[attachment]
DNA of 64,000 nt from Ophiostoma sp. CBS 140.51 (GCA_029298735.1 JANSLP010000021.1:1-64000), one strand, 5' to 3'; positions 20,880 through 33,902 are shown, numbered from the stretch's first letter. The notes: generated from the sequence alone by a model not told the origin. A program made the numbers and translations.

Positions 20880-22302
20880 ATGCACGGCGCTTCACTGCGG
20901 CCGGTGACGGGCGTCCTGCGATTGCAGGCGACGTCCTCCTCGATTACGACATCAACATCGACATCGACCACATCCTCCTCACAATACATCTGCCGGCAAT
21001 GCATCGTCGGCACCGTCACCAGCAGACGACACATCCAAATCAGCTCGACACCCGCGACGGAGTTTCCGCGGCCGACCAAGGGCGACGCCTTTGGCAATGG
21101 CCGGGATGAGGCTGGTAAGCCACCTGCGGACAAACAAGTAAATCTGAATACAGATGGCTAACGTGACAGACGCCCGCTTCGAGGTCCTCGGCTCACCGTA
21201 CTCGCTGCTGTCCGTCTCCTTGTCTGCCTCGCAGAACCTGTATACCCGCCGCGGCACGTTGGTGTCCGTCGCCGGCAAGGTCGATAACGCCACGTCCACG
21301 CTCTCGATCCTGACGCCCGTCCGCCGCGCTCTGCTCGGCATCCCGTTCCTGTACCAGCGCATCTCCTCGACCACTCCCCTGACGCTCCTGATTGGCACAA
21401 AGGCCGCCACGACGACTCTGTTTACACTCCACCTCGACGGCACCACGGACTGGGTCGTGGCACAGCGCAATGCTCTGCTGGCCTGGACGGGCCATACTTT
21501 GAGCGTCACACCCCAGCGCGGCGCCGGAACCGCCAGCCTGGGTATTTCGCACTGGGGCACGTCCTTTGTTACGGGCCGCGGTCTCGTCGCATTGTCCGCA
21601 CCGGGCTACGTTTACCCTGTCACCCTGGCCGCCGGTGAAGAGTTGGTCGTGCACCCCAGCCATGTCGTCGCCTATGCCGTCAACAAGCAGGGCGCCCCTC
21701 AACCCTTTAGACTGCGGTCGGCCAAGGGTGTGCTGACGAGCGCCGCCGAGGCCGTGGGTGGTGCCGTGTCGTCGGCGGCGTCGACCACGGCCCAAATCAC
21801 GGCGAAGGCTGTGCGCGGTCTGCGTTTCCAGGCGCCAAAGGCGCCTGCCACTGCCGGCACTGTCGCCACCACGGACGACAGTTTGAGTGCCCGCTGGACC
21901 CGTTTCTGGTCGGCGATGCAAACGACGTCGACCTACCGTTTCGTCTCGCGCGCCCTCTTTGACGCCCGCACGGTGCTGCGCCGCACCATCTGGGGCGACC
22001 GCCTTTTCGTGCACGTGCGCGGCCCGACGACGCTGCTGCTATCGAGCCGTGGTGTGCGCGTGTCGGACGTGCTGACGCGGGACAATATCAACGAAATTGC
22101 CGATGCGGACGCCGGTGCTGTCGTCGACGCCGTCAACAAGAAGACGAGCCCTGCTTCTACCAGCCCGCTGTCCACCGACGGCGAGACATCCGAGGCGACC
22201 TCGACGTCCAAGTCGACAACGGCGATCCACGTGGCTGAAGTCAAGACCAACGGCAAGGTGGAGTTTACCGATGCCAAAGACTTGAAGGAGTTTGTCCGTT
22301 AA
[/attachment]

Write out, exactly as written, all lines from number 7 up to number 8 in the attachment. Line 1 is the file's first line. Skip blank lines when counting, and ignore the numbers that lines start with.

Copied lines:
21201 CTCGCTGCTGTCCGTCTCCTTGTCTGCCTCGCAGAACCTGTATACCCGCCGCGGCACGTTGGTGTCCGTCGCCGGCAAGGTCGATAACGCCACGTCCACG
21301 CTCTCGATCCTGACGCCCGTCCGCCGCGCTCTGCTCGGCATCCCGTTCCTGTACCAGCGCATCTCCTCGACCACTCCCCTGACGCTCCTGATTGGCACAA